I continue to work on the “Little Evening Lily” poems as summer comes to South Africa. The lily in question has disappeared from the hillsides, but other wild flowers have taken its place. Among them is Cyanella hyacinthoides, its purple petal cuffs and golden stamen gloves earning it the common name Lady’s Hands. They add specks of colour to the waysides which grow ever paler with dry wild grass.
South Africa is in the midst of spring, and there is no end to the flowers.1 Every few weeks, there are new arrangements of shape, size and colour at the waysides that come and go in turn.
Some sparkle on shrubs that in every other season give nothing away of their splendour. Some burst from bulbs straight from the ground—just stem, no leaves at all. Some flutter gently amid the grasses—shy, though they need not be so.
Some dazzle with striking colour, insisting one stops and stares. Some are strange, barely recognisable as what they are—for that reason, all the more lovely. Some are so small that on hands and knees one must descend to see them at all.
Were I to catalogue every species I have seen this season, my updates would be frequent and long, but permit me one more occasion to show some of the specimens that now are in bloom:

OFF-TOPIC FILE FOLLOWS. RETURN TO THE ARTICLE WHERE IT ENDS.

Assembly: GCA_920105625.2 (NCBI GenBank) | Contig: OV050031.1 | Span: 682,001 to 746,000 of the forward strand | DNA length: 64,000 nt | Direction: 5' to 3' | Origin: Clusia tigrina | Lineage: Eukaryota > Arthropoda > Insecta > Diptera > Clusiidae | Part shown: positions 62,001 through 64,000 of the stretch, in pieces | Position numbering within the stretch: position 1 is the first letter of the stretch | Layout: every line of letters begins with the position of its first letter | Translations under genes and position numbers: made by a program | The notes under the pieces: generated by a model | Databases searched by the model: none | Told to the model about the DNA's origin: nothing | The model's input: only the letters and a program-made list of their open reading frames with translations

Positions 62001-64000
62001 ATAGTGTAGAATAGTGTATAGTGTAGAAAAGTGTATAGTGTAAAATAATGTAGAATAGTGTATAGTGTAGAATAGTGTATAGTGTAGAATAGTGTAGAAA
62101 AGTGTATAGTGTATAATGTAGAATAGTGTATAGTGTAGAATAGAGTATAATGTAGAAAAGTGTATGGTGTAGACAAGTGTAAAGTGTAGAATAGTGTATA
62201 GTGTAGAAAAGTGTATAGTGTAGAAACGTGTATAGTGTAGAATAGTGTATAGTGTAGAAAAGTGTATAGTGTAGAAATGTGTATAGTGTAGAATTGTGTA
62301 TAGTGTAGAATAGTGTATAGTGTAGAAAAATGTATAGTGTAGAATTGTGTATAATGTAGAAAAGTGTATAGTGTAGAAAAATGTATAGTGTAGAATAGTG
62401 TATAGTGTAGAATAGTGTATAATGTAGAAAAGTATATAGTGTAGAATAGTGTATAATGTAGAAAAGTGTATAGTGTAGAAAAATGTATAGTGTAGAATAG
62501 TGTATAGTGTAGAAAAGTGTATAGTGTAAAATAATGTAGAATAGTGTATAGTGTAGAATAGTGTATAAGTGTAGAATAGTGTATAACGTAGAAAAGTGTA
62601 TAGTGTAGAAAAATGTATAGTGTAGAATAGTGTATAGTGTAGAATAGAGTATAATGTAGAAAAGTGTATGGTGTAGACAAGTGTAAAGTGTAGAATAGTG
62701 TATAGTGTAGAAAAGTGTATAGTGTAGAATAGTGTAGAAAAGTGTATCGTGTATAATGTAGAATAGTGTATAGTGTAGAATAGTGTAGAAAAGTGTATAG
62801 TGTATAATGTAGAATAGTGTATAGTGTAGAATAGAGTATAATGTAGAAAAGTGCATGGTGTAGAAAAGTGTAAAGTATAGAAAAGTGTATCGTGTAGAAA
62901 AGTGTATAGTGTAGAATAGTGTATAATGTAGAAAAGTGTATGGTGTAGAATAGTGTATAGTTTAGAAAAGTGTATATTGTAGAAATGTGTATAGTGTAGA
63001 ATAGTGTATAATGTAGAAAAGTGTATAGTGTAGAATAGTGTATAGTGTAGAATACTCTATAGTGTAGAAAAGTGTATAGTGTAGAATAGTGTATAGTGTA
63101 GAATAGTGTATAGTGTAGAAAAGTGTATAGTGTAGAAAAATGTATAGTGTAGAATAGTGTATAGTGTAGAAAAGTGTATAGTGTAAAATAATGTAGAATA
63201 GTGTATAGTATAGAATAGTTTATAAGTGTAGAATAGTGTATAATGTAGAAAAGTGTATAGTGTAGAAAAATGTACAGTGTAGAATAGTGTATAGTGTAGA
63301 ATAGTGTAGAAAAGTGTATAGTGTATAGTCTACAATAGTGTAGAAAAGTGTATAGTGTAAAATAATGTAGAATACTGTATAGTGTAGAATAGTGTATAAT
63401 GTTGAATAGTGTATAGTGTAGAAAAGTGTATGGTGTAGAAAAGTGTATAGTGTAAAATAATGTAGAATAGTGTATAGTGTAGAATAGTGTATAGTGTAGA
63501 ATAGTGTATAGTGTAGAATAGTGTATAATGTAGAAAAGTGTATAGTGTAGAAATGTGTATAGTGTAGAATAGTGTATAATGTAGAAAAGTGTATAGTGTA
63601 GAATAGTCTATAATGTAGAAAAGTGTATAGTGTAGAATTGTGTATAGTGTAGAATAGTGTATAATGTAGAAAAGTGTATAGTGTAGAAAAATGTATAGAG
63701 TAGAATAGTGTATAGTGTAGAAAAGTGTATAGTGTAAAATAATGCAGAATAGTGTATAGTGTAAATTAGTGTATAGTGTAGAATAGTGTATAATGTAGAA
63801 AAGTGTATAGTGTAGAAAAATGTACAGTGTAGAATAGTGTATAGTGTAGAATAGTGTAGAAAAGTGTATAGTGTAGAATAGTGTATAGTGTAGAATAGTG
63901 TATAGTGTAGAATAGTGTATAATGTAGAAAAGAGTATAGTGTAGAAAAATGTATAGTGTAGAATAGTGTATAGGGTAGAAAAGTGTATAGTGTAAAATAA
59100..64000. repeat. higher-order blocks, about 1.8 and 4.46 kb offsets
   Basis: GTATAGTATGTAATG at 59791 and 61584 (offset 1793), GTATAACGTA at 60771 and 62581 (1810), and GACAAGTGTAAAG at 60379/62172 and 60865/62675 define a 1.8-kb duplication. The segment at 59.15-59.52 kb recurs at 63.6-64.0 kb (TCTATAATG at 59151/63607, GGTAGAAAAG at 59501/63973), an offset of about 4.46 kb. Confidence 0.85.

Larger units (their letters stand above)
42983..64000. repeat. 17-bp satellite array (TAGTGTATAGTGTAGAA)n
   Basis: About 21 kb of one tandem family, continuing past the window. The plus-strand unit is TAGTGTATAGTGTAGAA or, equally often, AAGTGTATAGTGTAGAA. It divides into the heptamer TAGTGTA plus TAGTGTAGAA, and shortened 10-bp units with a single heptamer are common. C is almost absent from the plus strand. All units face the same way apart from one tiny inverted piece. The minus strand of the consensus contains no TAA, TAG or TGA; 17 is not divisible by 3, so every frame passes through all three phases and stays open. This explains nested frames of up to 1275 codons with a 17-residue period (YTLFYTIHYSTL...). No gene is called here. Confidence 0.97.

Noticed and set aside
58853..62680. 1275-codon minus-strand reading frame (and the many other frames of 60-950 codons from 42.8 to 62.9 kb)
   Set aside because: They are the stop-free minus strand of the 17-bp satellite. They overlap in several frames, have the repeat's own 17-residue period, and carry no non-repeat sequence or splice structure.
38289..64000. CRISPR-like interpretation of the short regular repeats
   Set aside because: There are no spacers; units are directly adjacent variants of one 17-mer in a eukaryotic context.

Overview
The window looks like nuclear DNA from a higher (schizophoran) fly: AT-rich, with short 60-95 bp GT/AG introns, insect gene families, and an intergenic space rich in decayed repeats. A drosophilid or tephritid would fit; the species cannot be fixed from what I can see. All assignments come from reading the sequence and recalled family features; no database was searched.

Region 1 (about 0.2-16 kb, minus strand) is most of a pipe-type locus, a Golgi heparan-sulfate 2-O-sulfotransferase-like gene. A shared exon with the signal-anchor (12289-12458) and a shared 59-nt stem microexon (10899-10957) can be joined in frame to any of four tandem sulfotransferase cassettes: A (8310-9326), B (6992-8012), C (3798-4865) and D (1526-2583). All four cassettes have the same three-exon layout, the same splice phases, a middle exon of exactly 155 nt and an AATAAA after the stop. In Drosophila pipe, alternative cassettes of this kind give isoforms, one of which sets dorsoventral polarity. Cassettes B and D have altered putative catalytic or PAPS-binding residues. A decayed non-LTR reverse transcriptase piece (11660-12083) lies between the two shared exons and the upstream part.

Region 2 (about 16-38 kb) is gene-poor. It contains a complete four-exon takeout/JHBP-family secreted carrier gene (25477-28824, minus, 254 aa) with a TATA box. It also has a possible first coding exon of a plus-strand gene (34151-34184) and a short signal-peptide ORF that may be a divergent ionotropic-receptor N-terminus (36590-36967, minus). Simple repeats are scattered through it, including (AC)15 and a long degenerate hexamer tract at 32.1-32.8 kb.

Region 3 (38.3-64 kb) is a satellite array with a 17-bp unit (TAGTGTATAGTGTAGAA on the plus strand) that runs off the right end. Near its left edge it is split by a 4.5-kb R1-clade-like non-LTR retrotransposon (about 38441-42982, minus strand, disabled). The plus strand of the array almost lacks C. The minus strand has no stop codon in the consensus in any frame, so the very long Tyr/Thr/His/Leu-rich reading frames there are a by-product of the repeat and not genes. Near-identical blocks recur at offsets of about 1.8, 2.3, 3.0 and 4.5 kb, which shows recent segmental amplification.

Or wild animals: late Thursday afternoon, I saw for the first time a pair of Otocyon megalotis, Bat-eared foxes! I regret I was not able to photograph them.
A windy day in late winter, filmed 25 August 2018.
Taking much longer to develop than I anticipated, “A Late Winter Morning” is done at last, a celebration of the titular subject in three stanzas, reflecting upon those striking moments that move one to compose: sunlight upon the verdant landscape, familiar birdsong—one’s wistfulness upon hearing it.
I am also pleased that I have found a final title for the offshoot poem, previously undecided between “A Morning Chat” and “A Chat at Solitaire”. It is now simply “A Chat”, referring at once to the bird, the African Stonechat (Saxicola torquatus) and the subject of the poem, its splendid warbling song.
In the days to come, I shall turn to “A Blustery Day”, composed on 25 August 2018, a windy day in late winter (June to August in South Africa). I had the foresight at the time to film the blowing pines that inspired the sketch—there is a row beside the house planted by my mother three decades ago:
The difference between the mind of the poet and the non-poet is illustrated by a brief exchange with my father.
He: “Look at the wind!” I: “Ah! It has places to go!”